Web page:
At times bucolic, and pious, Nicolae Dabija writes in formal meter, with rhyme, and often employs biblical, as well as natural imagery, such as the rose. He employs surrealism as part of a tradition in modern Romanian literature known best, I suppose, by western readers in the plays of Ionesco.
John Michael Flynn, translator More
A 1972 graduate of the State University of Chisinau, Nicolae Dabija is the author of many volumes of poetry and essays, among them The Third Eye (1975), Pure Water (1980), In The Name of Orpheus (1983), The Unsigned Painting (1985), A Wing Under The Shirt (1989), Blackbird Once Wild, Now Tame (1992), The Teardrop That Can See (1994), Stone Egg (1995), and Freedom Has God's Face (1997).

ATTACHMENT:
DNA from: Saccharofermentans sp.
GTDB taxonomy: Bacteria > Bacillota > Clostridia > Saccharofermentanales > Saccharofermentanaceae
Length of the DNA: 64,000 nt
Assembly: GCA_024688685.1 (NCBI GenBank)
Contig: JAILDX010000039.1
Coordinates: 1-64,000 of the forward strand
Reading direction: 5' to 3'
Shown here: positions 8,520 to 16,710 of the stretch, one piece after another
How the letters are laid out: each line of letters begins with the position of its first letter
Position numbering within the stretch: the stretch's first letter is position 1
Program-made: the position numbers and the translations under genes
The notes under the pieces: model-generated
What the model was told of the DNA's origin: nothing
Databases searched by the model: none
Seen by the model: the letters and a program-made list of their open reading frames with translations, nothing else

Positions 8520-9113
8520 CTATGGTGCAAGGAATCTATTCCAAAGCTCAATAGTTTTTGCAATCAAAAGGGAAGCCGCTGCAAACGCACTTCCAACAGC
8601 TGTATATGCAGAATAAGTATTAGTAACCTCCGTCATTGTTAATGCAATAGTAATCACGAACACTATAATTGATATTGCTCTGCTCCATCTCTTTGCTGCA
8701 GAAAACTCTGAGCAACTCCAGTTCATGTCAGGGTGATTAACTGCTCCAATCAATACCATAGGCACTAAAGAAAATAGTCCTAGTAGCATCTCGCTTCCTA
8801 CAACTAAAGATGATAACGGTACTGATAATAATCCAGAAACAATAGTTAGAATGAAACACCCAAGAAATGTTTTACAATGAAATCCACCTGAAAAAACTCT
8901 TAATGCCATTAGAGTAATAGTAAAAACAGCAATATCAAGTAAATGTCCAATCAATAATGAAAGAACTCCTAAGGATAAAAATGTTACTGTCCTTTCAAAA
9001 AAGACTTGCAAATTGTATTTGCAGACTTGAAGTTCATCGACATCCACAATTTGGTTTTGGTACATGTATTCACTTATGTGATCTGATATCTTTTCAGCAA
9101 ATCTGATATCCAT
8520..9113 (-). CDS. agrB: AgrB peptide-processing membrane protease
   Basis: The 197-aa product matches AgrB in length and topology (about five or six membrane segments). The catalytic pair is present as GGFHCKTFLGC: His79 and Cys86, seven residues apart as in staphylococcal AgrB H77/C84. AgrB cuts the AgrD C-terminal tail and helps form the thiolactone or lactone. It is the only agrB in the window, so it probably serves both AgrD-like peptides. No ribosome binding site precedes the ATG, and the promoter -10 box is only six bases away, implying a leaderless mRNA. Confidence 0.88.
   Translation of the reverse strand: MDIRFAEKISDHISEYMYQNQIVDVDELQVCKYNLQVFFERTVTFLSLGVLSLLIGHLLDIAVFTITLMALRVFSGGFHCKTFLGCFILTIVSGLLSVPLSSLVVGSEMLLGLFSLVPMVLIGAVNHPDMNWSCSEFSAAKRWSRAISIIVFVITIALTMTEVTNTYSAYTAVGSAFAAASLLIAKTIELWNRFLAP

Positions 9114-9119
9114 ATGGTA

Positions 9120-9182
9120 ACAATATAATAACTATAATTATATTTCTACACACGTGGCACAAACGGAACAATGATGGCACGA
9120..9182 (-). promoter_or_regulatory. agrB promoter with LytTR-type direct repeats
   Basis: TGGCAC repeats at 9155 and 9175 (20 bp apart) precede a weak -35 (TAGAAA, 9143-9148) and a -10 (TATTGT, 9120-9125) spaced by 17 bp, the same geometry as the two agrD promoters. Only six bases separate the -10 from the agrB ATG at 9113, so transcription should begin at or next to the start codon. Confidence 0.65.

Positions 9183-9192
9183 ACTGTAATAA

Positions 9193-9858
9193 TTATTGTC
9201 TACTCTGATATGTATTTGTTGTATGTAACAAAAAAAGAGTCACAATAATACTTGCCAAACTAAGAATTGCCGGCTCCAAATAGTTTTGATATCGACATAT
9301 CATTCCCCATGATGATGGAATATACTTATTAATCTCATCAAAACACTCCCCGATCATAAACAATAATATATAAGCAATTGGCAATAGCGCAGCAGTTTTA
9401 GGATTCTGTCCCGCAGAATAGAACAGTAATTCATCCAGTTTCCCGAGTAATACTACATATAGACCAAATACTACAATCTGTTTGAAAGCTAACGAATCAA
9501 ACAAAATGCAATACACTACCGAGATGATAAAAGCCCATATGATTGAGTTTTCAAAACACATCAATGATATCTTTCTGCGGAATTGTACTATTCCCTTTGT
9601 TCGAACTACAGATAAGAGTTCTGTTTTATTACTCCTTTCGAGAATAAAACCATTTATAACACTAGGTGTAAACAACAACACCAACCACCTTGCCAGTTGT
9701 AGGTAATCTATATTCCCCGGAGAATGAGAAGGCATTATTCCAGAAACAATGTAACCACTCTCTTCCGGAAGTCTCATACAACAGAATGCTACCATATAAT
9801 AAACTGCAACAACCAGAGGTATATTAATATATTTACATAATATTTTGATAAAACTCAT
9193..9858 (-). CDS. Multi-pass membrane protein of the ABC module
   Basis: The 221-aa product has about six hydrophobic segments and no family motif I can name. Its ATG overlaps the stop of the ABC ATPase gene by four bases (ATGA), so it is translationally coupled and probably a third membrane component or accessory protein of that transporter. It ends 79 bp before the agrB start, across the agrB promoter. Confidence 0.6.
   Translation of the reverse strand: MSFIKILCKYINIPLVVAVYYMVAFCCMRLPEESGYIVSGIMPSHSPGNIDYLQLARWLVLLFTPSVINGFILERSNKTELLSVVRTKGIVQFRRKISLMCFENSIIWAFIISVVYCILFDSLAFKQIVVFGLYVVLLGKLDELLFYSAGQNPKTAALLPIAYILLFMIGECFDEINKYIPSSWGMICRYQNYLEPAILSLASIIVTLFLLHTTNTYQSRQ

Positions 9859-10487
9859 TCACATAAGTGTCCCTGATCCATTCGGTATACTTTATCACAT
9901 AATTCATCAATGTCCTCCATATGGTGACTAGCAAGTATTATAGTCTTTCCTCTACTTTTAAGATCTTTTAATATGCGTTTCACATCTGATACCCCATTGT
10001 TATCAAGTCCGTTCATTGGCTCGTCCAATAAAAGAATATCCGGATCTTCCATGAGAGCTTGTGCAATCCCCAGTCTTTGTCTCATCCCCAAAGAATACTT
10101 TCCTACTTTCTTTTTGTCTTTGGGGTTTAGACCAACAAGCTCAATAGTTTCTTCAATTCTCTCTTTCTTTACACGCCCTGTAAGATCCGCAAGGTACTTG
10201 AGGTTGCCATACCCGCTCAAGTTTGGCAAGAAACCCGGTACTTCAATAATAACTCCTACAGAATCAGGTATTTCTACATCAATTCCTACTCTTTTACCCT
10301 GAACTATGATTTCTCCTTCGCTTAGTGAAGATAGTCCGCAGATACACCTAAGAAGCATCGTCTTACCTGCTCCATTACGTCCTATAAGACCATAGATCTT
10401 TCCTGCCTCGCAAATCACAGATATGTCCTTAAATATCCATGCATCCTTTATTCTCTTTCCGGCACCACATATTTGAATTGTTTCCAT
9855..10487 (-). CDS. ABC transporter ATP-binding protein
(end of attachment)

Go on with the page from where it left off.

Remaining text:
Volumes and collections of his verse have appeared in translation in ten different countries. He has translated into Romanian the works of Lorca, Jukovski, and Goethe. He has also authored a variety of high school textbooks on Romanian history and literature.
Since 1986, he has been the editor of Literature and Art, a weekly left-wing newspaper devoted to the democratization of Moldova, its continued independence, and the fight against a return to totalitarianism. Mr. Dabija was a representative in the first Moldovan Soviet parliament to be chosen in free elections.
He is also the president of the National Association of Moldovan Scientists, Scholars and Artists, and has received several local and international awards for his poetry. These include The Youth Award, in 1997, the proceeds of which were used for the digging of a new well in his native village, Codreni. He received the 1988 Moldovan National Poetry Prize, and the 1994 Columna Prize for Poetry from the Romanian Academy of Arts and Letters.